I just learned about this today. Crosby’s Ecological Imperialism: The Biological Expansion of Europe, 900-1900 was one of the first books I read in graduate school. Later I read The Columbian Exchange. Crosby‘s work continues to inform many of my lectures, both in my U.S. Survey Course and my Colonial America course. He was such an innovative thinker.
Here is a taste of the New York Times obituary:
In the eyes of many of his peers, Alfred W. Crosby was the father of environmental history, and he owed that distinction in large part to his childhood infatuation with Christopher Columbus. He revered him as much as he did his comic strip hero Superman.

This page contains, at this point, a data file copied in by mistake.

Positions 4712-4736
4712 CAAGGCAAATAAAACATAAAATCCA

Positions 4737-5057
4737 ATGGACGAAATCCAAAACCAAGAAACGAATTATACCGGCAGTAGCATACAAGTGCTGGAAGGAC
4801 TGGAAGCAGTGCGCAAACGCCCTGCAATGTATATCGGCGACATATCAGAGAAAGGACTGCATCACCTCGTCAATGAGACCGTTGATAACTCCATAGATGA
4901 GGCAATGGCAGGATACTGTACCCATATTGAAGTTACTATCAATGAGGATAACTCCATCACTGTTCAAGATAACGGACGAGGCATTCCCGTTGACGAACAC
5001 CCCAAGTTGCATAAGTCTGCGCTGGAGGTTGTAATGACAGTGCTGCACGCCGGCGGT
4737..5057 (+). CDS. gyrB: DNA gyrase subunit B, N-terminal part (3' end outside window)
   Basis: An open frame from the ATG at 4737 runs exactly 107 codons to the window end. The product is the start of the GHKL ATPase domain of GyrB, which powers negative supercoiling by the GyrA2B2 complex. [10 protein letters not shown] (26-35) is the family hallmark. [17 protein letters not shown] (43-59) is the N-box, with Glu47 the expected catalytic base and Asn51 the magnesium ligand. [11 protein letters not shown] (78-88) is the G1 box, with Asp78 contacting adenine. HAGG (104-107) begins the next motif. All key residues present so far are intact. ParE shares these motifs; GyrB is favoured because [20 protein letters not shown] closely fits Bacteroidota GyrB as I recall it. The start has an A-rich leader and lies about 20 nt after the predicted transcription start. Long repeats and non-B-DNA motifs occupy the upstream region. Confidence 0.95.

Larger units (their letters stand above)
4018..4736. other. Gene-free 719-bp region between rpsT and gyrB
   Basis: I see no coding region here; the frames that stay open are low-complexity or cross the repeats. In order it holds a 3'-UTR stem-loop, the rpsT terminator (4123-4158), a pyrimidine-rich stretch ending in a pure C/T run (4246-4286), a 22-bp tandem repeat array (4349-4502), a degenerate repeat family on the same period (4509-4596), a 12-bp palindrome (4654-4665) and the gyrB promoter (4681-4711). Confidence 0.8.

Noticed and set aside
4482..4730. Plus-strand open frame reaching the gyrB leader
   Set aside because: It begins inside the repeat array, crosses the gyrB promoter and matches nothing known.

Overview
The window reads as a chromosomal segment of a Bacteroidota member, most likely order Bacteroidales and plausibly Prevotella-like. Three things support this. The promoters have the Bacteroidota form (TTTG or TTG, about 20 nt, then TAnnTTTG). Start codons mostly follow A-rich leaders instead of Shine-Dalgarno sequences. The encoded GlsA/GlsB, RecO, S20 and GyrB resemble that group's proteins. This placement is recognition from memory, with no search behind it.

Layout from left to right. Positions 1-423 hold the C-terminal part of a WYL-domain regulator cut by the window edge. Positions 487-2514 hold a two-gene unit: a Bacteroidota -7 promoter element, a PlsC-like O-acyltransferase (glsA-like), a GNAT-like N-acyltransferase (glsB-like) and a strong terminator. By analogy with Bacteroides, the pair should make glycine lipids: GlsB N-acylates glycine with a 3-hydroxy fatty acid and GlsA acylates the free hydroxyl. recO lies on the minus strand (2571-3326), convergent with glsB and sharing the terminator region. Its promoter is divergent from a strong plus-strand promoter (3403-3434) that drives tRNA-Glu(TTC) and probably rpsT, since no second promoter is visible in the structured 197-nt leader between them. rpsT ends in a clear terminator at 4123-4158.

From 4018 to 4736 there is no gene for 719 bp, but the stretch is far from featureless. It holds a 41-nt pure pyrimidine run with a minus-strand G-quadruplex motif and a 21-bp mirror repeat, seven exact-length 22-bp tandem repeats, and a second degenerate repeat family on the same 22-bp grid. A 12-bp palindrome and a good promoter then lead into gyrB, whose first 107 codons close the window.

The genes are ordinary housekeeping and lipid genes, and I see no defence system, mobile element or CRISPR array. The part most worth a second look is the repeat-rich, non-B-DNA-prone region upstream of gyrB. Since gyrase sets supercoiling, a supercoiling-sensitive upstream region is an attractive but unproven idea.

That fascination led him, as a scholar, to delve into the biological and cultural impact of Columbus’s voyages to the Americas. And to purse that investigation he expanded the historian’s toolkit.
In groundbreaking feats of interdisciplinary research, he incorporated studies of biology, ecology, geography and other sciences in his efforts to chronicle and understand human events — work that introduced sweeping explanatory concepts like “the Columbian Exchange” and “ecological imperialism.”
“For historians, Crosby framed a new subject,” the historian J. R. McNeil, author of several books on environmental history, wrote.
Read the rest here. Crosby was 87.